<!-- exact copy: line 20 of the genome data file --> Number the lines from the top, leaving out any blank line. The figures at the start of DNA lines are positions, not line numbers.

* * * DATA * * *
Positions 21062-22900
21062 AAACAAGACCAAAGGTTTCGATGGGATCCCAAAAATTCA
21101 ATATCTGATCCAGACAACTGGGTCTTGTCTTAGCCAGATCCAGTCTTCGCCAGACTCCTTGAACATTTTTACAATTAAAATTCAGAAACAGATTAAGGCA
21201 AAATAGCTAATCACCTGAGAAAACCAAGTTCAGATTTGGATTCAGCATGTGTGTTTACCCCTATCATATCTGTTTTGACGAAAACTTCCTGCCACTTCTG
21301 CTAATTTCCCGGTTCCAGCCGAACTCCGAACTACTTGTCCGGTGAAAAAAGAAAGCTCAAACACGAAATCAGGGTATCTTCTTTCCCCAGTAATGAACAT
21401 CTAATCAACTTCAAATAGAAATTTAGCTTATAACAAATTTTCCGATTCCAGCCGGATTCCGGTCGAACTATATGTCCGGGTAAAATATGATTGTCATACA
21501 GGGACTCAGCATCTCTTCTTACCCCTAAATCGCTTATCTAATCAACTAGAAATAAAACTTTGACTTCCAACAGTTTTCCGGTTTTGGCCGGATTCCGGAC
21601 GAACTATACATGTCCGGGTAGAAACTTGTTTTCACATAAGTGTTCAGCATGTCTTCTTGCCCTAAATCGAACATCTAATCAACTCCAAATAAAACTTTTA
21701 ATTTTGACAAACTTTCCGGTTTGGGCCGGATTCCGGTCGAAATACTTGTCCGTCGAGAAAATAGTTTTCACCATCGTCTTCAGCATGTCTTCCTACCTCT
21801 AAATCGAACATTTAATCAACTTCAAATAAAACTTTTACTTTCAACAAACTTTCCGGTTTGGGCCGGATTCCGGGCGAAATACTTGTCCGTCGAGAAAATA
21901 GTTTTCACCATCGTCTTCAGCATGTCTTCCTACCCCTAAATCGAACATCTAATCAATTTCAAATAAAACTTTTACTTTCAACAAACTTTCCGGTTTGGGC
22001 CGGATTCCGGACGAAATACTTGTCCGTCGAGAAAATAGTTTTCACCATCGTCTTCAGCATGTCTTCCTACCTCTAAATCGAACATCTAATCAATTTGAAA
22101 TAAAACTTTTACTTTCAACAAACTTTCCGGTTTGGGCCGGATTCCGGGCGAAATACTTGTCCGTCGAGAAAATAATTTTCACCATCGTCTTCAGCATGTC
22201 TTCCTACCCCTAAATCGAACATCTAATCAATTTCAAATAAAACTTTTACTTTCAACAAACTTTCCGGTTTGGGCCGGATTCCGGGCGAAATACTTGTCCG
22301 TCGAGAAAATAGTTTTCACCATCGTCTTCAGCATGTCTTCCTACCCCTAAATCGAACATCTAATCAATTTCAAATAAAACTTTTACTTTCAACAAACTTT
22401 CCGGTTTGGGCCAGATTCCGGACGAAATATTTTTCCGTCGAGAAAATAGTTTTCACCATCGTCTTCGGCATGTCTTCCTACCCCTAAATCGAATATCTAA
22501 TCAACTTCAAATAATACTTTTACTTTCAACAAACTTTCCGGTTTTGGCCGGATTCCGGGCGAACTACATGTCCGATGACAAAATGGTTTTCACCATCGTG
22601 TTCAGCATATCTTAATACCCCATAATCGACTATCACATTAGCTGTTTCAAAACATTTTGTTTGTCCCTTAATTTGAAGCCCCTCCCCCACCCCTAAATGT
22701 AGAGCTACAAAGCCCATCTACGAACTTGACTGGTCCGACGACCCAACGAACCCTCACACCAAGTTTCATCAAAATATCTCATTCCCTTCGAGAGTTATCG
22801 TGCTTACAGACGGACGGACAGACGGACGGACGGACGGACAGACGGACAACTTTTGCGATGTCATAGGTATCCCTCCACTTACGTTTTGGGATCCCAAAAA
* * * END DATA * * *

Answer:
22801 TGCTTACAGACGGACGGACAGACGGACGGACGGACGGACAGACGGACAACTTTTGCGATGTCATAGGTATCCCTCCACTTACGTTTTGGGATCCCAAAAA